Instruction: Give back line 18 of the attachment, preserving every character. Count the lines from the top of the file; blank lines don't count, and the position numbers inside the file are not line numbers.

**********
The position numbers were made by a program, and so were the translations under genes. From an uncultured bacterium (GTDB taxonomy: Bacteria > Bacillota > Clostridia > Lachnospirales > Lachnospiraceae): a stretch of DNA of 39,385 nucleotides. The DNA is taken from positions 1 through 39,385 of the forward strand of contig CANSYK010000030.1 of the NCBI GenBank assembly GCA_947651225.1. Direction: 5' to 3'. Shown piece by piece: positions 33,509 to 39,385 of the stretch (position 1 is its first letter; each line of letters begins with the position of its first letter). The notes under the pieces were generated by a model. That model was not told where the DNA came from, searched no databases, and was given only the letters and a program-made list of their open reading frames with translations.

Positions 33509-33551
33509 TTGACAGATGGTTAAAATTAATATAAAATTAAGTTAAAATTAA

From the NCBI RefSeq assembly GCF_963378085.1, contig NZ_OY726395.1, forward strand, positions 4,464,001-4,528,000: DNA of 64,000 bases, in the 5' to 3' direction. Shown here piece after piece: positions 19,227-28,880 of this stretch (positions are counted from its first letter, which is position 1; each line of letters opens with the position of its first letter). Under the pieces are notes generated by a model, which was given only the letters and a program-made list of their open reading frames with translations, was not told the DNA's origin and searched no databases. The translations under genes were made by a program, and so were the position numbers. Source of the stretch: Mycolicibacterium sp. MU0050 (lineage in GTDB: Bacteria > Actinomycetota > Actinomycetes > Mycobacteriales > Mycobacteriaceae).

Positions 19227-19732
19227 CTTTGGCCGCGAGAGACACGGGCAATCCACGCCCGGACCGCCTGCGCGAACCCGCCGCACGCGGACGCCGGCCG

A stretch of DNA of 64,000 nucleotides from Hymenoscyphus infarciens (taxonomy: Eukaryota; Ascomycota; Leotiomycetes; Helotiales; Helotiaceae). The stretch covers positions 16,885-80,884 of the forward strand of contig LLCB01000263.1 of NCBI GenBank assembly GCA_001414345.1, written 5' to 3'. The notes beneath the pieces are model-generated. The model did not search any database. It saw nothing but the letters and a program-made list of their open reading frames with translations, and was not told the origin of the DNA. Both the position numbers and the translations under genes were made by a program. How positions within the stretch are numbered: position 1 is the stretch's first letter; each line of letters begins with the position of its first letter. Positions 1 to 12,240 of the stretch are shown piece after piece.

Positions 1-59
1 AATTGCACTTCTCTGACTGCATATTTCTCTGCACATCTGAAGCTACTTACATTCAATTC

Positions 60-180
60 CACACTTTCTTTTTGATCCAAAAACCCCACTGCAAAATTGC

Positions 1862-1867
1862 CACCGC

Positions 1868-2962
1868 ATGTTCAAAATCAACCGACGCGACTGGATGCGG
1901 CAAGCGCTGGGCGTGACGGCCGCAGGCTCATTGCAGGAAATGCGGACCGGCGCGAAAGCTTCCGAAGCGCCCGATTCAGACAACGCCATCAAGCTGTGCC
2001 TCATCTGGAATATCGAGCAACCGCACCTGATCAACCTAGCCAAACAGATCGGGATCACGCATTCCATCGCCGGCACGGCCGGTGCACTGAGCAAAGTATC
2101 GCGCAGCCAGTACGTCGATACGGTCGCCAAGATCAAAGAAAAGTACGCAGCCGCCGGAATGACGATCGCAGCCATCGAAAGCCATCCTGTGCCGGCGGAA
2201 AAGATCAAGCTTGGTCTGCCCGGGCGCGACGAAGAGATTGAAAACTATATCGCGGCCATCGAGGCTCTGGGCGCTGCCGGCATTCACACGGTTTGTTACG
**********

2101 GCGCAGCCAGTACGTCGATACGGTCGCCAAGATCAAAGAAAAGTACGCAGCCGCCGGAATGACGATCGCAGCCATCGAAAGCCATCCTGTGCCGGCGGAA